Art, Theory, Poetry, and an Airplane Above Some Trees
Artists and theorists in the Western tradition have long fed off one another’s work. Some of the most prominent theorists have themselves been artists—Leon Battista Alberti, Samuel van Hoogstraten, Charles Le Brun, Joshua Reynolds—although few who might have considered themselves principally to be theorists have claimed to make art of any kind. It has not been necessary to be an artist to be taken seriously as a theorist—we might think of figures from Denis Diderot to Michael Fried—but it can help.
The relationship between theory—words—and art—things—has been a puzzle from at least the time of Alberti’s De Pictura (“On Painting”) of 1435 to the present. The recent past was shaped in large part by continental theory. For all of its effect on art practice, criticism, and art history since the 1960s, recently its influence has waned precipitately. In her exemplary book The Melancholy Art (2013), art historian and theorist Michael Ann Holly remarks that “despite deconstruction’s dismantling of the classic yearning in Western metaphysics after some self-authenticating presence, even [Jacques] Derrida, to some extent, has been seduced by aesthetic desire.” Even Derrida seemed to acknowledge an aesthetic remainder in art.
This is not to claim some triumph of unsullied aestheticism. Art practice and theory will surely continue to interact—sometimes fruitfully, sometimes risibly—as they have for at least the last 500 years. Yet the interaction of art-making and language generation has been, and continues to be, far from confined to the realm of theory. I want to mention one striking instance of the marvelous confluence of art-making and creation with language that is not, on the face of it, theoretical 20 years after its occurrence, in May, 1994.
The cast of principal characters is small. It comprises the British artist David Ward, the Italian fabulist, Italo Calvino, and two poets: Sappho, from Greece in the sixth-century B.C., and the Irish poet, the late Seamus Heaney.
David Ward was appointed to an artist’s residency at Harvard University for the spring semester, 1994. Among his remarkable projects was an outdoor installation in Harvard Yard that took place between dusk and darkness each evening in mid-May. He suspended 30 separate sound sources—tape players—in the trees of Harvard Yard. Each played a different individual voice recorded by the artist. Each speaker told his or her own story about place—memories, poems, folk tales—or passages from Italo Calvino’s Invisible Cities. Large theatrical lights high in the neighboring buildings gently caught the tops of the newly leafed trees, making the canopy glow increasingly as daylight faded. Beneath, listeners wandered from pool of sound to pool of sound beneath the trees, catching the stories told by disembodied voices. “Canopy”—for this is the name of the work—took first place in the Boston Globe’s list of that year’s art exhibitions in the Boston area. But it was, of course, fugitive, and only an illustrated book of the same name, published in 1997, physically preserves some of its character.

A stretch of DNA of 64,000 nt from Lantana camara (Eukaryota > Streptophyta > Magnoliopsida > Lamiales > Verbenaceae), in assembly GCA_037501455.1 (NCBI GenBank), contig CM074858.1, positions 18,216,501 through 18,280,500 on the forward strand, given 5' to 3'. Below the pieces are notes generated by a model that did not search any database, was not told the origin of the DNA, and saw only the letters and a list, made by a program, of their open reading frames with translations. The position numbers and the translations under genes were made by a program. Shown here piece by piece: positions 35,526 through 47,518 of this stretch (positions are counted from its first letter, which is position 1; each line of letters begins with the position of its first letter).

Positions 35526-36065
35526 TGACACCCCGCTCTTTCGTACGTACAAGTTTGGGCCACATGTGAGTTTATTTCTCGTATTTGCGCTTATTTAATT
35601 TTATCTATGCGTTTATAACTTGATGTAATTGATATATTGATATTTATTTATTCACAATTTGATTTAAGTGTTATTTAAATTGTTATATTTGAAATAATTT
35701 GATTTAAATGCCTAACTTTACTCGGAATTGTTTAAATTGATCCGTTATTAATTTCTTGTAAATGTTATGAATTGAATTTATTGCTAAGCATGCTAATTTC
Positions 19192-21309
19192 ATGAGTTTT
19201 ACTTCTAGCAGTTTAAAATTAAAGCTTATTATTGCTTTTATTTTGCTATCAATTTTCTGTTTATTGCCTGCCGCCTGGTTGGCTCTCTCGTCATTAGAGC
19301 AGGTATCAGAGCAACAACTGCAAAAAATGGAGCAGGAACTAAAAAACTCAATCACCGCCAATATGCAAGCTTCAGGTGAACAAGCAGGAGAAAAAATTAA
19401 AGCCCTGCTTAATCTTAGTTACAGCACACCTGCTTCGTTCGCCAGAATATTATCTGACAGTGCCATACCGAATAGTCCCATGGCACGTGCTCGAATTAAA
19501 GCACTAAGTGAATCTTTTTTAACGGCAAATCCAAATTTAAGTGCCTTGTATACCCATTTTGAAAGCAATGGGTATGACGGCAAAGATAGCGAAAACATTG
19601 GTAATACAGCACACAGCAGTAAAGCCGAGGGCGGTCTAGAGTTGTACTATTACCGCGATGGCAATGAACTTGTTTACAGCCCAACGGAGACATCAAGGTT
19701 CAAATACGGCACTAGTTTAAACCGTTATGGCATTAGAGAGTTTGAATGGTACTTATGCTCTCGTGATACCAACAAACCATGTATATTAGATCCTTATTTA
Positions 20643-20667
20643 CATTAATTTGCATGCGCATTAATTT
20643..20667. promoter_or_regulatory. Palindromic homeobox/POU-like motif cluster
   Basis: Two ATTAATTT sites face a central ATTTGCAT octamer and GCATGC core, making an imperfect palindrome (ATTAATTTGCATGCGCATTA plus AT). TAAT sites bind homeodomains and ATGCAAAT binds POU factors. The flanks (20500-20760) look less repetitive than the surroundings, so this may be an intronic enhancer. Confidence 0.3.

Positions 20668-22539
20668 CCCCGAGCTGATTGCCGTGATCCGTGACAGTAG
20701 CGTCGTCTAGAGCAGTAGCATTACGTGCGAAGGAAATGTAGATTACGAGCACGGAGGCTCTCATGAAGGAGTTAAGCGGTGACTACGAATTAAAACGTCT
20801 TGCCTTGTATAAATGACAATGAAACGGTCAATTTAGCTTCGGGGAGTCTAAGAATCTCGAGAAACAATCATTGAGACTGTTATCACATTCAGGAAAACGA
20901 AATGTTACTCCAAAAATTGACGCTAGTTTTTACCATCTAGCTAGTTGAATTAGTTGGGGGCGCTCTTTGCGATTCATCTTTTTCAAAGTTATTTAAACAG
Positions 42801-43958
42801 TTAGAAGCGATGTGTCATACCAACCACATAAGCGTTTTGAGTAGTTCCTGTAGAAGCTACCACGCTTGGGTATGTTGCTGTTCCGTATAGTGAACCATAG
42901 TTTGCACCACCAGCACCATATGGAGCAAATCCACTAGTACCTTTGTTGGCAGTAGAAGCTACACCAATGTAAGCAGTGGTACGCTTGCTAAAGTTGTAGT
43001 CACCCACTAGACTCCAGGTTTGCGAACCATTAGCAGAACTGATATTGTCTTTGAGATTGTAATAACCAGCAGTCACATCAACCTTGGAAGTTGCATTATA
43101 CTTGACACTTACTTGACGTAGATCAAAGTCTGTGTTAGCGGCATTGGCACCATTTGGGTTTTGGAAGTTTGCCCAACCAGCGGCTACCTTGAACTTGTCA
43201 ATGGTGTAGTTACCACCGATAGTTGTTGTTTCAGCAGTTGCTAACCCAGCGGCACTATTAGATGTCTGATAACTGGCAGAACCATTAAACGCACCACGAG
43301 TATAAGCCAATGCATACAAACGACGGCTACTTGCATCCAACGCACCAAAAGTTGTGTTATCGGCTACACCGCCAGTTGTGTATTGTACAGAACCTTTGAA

For the opening evening, David Ward contrived a further fugitive artwork, “Air Waves,” which would eventually take its place at the center of a web of poetry. Most people are familiar with small airplanes that fly low over sporting events or above beaches, towing advertising copy or greetings to loved ones. The artist rented such an airplane, and had it tow these words into sight just as the voices began their susurrations from the trees: “WORDS OF AIR OPEN TO THE EAR.” With the help of two enthusiastic young professors of philosophy, he had fashioned this new translation of a fragment of Sappho’s verse for a novel setting: the sky above the canopy of trees in Harvard Yard.
David Ward and I stood on the steps of Widener Library to watch this aerial revelation with Seamus Heaney. When it appeared, looking like a fragile mechanical toy, the three of us turned to each other in delight. It was as though the ancient Greek poet herself was circling above, intervening through the most banal yet spectacular of media. Later, when we were conceiving the book that was to record “Canopy,” Seamus contributed in what to him was the most natural way possible: he offered a poem. Using the same title, “Canopy,” he evoked David’s “tree congregations stirring,” while people were “gathering, quietening,” to hear “words being given new airs.”
David Ward’s artwork, incorporating poetry and poetic prose, had in turn inspired a great poet to make verse that could otherwise not exist. Its life continued. Seamus Heaney included “Canopy” in what would be his 12th and last collection, Human Chain (2010). When, sadly, he died last August, I wrote to David, for he and Seamus had become good friends at Harvard. I recalled the installation, our shared thrill as the airplane flew overhead towing Sappho’s poetic fragment, and Seamus’s response in his own medium of verse. Of “Canopy,” I wrote to David: “That was a wonderful project, from beginning to end (if end there is).”
I doubt that there ever is an end to artworks, however fugitive, whose lives are prolonged through their capacity to evoke wonder and prompt new work. Although this can occur as artworks and theory give rise to and shape one another, just as satisfying—if not more so—is the aesthetic charge that flows between artwork and poetry. That charge exceeds what Derrida in an interview termed the “thematics and semantics” of meaning, constituting an aesthetic excess, which, he acknowledged, “provokes discourse ad infinitum.” “Canopy”—works by both David Ward and Seamus Heaney—is, thanks to both of them, and the connection they fostered between art and poetry, work without end, perduring in wonder.